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Why the Royal Couple - and You - Need a Prenuptial Agreement

April 28, 2011

Royal watchers have been treated to most details of the wedding coming up this week, except for the one that's most interesting to New Jersey family lawyers: Is there a prenuptial agreement involved?

Not so surprisingly, there's been no official word about the presence, or lack thereof, of a prenuptial agreement, before Prince William and Kate Middleton officially tie the knot on Friday.  However, if there was any marriage that required a watertight, solid prenuptial agreement, it would be this one.

Both Prince William and his bride-to-be would benefit from a prenuptial agreement.  In Williams’s case, there is much at stake.  These are large chunks of land, heirloom jewels, and massive wealth involved.  There is also personal prestige to protect.  The Royal Family will definitely not want a repeat of the Diana mess, which involved loads of dirty linen being washed in public. 

Kate Middleton may also come from considerable wealth, but her personal fortune is nowhere on the scale of the billions she's marrying into.  A divorce could have her pitted against the Family, which would no doubt rally to protect her husband's financial interests.

According to the divorce settlement between William’s parents, Prince Charles and the late Princess Diana, his mother received a lump sum 17-million pound settlement, which his father’s financial advisers say accounted for a large portion of Charles’ personal wealth. Not all royal brides have been as lucky.  Fergie, the Duchess of York, was left with a meager 15,000 pounds per year annual settlement after her divorce from Prince Andrew.  When you consider that out of Queen Elizabeth’s four children, three have been involved in messy and acrimonious divorces that kept their divorce lawyers very busy, you understand why this generation needs to protect its interests with a prenuptial agreement.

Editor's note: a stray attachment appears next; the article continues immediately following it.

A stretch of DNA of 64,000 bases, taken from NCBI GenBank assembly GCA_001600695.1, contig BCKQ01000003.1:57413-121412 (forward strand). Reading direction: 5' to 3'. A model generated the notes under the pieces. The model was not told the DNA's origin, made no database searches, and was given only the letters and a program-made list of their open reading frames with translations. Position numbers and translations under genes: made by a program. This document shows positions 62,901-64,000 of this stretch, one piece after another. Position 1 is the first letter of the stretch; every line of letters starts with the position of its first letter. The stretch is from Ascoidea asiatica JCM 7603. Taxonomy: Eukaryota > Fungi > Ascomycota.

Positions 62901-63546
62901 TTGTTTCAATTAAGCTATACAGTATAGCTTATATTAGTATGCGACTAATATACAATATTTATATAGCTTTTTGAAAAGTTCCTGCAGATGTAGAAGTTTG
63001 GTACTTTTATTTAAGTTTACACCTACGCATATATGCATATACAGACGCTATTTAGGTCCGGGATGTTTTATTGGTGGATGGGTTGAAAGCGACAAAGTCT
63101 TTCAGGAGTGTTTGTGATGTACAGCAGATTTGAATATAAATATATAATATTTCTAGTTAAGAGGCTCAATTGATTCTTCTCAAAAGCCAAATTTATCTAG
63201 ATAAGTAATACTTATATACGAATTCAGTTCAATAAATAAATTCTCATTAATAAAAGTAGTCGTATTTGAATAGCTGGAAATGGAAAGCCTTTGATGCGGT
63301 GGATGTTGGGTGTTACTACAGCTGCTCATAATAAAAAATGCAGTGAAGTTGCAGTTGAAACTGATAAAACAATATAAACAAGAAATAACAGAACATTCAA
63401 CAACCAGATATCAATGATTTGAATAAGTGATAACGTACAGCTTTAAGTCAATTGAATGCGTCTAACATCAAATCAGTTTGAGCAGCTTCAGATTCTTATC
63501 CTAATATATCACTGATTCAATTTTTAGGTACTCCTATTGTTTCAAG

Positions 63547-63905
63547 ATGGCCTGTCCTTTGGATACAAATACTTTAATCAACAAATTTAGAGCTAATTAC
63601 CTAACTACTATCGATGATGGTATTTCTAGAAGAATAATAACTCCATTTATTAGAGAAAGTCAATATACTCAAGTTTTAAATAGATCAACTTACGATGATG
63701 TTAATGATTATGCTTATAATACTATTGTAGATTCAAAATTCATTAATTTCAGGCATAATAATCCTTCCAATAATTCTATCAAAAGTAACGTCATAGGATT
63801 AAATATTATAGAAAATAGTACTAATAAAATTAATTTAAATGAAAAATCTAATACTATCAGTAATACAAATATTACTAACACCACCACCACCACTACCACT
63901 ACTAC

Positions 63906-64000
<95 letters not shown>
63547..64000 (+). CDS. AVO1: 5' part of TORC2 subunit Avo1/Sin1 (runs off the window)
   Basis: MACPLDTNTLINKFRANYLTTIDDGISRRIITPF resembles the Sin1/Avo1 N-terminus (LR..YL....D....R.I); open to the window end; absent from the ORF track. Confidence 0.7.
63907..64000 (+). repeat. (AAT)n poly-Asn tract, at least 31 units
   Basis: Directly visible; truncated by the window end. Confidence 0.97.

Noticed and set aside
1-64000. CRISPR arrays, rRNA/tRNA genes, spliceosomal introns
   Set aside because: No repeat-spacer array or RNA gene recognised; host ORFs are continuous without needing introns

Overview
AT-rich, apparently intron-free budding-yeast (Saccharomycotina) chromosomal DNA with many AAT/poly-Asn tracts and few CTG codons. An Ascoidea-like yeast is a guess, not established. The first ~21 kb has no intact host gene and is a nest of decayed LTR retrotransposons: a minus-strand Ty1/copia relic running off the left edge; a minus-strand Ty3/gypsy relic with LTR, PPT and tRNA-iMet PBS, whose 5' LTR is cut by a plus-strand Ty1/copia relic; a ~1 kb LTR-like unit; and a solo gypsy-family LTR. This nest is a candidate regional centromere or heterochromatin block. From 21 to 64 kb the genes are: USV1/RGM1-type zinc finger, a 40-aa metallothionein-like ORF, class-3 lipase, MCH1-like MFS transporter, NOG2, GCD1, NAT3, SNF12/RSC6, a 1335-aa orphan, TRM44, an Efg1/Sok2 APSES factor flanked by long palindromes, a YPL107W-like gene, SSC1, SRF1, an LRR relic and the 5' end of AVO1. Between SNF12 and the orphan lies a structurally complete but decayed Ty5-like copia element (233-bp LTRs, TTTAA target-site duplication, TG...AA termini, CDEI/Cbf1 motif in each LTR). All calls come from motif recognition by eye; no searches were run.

Nobody wants to think about prenuptial agreements and division of assets during a happy time like this, but the fact is that approximately 50 percent of all marriages end in divorce.  A prenuptial agreement can help you define the rights and obligations of each party, details about spousal support, details about the financial division of assets in the case of dissolution of the marriage, and other important aspects. In the case of a high profile wedding like this, it could also involve confidentiality clauses.

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Helmer, Conley & Kasselman, P.A.

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